Dr. Stephan Dürr
Stephan Dürr
Telefon: +49 89 3 29 05 - 291
Raum: A 2.22
Prof. Dr. Thomas Udem
Thomas Udem
Telefon: +49 89 3 29 05 - 282 // -257
Raum: D 0.21 // D 0.39

kommende Kolloquien



Die Gastvorträge im Rahmen des MPQ-Kolloquiums finden von April bis Juli sowie von Oktober bis Januar jeweils dienstags um 14:30 Uhr statt. Verantaltungsort ist der Herbert-Walther-Hörsaal im Foyer des Max-Planck-Instituts für Quantenoptik.

Ansprechpartner für die wissenschaftliche Organisation:

Dr. Stephan Dürr und Dr. Thomas Udem

Wenn Sie einen Vortrag im Livestream verfolgen möchten, ist es nötig, dass Sie sich in eine entsprechende Mailing Liste eintragen. Daraufhin erhalten Sie Instruktionen zum Empfang des Livestreams.


Non-perturbative Cavity QED

Non-perturbative Cavity QED (Prof. Peter Rabl)

In quantum optical systems the coupling between a single dipole and a single cavity mode is always much smaller than the absolute energy scales involved, which allows us to understand and model light-matter interactions in terms of well-defined atomic and photonic excitations. With recent advances in the field of circuit QED it is now possible to go beyond this well-established paradigm and enter a fully non-perturbative regime, where the coupling between a single artificial atom (e.g. a superconducting qubit) and a microwave photon exceeds the energy of the photon itself. Such conditions can be associated with an effective finestructure constant of order unity and in this talk I will give a brief introduction about the basics models and novel effects that govern the physics of light-matter interactions in this previously inaccessible regime. [mehr]

Optimized quantum photonics

Optimized quantum photonics (Prof. Jelena Vuckovic)

At the core of most quantum technologies, including quantum networks and quantum simulators, is the development of homogeneous, long lived qubits with excellent optical interfaces, and the development of high efficiency and robust optical interconnects for such qubits. To achieve this goal, we have been studying color centers in diamond (SiV, SnV) and silicon carbide (VSi in 4H SiC), in combination with novel fabrication techniques, and relying on the powerful and fast photonics inverse design approach that we have developed. [mehr]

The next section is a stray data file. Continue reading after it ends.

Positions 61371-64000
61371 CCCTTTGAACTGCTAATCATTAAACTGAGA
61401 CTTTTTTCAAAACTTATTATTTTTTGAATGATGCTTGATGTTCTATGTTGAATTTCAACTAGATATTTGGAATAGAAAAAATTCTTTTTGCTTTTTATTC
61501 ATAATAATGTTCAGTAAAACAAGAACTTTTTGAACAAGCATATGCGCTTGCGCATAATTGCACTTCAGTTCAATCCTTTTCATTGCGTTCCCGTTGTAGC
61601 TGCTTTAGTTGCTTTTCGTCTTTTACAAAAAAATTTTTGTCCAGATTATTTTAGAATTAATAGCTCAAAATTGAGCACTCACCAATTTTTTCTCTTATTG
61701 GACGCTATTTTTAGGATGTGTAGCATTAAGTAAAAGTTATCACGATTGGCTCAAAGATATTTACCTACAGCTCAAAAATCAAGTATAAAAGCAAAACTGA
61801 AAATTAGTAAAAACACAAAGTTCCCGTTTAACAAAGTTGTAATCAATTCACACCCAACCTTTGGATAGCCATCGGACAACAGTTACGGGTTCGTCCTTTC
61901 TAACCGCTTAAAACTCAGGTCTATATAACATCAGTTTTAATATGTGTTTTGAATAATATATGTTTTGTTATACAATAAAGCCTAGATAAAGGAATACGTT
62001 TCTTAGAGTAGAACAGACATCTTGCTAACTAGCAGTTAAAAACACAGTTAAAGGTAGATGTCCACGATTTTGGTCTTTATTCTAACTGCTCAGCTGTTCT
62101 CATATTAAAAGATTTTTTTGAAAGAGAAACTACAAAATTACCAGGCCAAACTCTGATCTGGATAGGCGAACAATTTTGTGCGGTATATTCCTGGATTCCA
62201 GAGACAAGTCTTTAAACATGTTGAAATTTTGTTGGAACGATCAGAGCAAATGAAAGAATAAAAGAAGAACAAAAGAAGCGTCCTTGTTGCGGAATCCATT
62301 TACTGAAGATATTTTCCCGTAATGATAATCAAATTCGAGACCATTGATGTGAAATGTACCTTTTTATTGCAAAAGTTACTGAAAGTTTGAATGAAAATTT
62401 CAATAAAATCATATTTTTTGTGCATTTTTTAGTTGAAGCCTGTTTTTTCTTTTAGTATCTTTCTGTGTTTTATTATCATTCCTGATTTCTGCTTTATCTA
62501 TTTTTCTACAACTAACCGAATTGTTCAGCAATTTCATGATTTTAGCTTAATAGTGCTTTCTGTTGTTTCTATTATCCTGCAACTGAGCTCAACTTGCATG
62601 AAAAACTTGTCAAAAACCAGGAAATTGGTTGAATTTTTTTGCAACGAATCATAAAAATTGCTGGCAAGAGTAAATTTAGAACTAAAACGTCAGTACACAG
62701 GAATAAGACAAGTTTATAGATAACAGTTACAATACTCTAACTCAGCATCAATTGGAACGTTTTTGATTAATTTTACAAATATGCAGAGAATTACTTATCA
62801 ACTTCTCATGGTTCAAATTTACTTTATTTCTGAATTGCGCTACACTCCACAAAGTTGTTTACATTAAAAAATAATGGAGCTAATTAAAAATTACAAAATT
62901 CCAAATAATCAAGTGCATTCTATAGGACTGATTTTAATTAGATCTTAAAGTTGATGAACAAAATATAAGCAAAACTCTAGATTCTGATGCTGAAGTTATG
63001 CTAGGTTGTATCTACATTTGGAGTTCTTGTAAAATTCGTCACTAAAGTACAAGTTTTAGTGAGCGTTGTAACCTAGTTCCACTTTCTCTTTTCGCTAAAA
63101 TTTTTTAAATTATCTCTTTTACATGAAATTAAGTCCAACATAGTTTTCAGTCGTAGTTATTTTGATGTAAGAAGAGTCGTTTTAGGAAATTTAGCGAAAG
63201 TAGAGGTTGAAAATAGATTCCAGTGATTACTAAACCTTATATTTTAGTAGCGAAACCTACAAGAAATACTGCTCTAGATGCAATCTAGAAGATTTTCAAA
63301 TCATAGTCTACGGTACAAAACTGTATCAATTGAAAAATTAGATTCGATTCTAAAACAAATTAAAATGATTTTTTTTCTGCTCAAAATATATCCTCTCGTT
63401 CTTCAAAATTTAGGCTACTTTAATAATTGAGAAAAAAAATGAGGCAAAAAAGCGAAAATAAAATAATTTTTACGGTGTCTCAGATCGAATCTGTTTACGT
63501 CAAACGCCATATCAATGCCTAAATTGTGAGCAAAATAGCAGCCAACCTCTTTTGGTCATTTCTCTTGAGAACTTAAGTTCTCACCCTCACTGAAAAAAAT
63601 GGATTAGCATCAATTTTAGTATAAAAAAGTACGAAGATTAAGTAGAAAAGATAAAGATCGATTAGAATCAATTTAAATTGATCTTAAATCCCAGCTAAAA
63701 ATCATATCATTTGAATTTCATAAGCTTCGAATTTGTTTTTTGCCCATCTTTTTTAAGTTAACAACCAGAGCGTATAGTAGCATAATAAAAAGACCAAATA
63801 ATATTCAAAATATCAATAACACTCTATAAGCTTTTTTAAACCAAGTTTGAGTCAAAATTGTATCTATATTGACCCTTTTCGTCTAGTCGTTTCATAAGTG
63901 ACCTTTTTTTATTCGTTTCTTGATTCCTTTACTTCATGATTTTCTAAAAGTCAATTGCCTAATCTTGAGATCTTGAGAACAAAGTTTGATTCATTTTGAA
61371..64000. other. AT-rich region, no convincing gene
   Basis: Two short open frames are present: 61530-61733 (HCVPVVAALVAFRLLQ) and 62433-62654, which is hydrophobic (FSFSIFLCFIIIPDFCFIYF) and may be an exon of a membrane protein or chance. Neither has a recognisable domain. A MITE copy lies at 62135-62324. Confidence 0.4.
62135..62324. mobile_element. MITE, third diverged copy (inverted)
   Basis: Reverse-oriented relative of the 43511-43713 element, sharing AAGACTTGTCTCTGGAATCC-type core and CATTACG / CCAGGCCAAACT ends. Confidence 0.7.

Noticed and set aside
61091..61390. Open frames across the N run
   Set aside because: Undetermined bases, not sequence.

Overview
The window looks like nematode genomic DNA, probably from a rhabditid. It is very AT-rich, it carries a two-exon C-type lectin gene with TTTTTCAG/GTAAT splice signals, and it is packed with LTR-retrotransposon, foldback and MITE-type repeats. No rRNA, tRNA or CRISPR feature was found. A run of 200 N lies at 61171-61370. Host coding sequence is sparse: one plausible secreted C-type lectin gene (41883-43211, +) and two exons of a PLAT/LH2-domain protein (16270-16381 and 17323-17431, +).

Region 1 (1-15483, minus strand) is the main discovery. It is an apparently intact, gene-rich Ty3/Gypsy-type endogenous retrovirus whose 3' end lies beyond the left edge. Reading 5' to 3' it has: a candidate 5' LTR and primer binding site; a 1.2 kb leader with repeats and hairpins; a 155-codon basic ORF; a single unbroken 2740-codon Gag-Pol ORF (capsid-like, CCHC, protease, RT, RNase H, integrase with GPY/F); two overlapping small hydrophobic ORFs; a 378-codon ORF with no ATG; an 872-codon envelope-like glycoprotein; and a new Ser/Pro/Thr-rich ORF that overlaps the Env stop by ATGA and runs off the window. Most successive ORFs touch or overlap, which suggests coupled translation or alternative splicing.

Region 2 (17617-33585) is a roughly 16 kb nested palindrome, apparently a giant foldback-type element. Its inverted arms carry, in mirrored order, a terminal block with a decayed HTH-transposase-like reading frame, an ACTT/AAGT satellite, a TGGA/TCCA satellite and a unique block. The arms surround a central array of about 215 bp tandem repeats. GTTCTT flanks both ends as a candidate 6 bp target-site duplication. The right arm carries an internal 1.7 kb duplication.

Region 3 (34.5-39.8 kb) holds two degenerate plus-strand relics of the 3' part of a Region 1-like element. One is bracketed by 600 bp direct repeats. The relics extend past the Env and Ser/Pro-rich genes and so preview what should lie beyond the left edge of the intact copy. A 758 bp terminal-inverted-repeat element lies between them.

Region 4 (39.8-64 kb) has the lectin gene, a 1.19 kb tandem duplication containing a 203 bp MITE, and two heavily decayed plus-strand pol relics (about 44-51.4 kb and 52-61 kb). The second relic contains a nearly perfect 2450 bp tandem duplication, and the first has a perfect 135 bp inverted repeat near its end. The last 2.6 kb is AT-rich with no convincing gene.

SMT: Printing really small, really fast … and what to do when you are at the end of your rope

SMT: Printing really small, really fast … … and what to do when you are at the end of your rope (Dr. Andreas Dorsel)

This talk is intended to provide you with a solid notion of what can be achieved in nano-lithography today, what the present technical limitations are and what we consider at present fundamental boundaries of what may be possible in the future. Carl Zeiss SMT has been active in this field for more than 50 years and its history hence shows some of the technological milestones from the early beginnings of integrated circuits to present-day extreme integration allowing qualitatively new applications of micro- or rather nano-electronics. [mehr]

χ(2) Nanomaterials for Nonlinear Integrated Photonic Devices

χ(2) Nanomaterials for Nonlinear Integrated Photonic Devices (Prof. Rachel Grange)

Nonlinear optics is present in our daily life with many applications, e.g. light sources for microsurgery or green laser pointer. All of them use bulk materials such as glass fibres or crystals. Generating nonlinear effects from materials at the nanoscale can expand the applications to biology as imaging markers or sensors, and to optoelectronic integrated devices. However, nonlinear signals scale with the volume of a material. Therefore, finding nanostructured materials with high nonlinearities to avoid using high power and large interaction length is challenging. Here I will show several strategies to maximize nonlinear optical signals in nano-oxides with noncentrosymmetric crystalline structure and semiconductors. I will demonstrate how we enhance second-harmonic generation (SHG) by using the scattering properties of individual barium titanate (BaTiO3) nanoparticles1, and AlGaAs standing nanodisks2. Our results suggest that a strong increase of the SHG signal can be obtained without using plasmonics or hybrid nanostructures3 [mehr]

Quantum fluids of light in semiconductor lattices

Quantum fluids of light in semiconductor lattices (Prof. Jacqueline Bloch)

When confining photons in semiconductor lattices, it is possible to deeply modify their physical properties. Photons can behave as finite or even infinite mass particles, photons inherit topological properties and propagate along edge states without back scattering, photons can become superfluid and behave as interacting particles. These are just a few examples of properties that can be imprinted into fluids of light in semiconductor lattices. Such manipulation of light presents not only potential for applications in photonics, but is a great promise for fundamental studies. [mehr]

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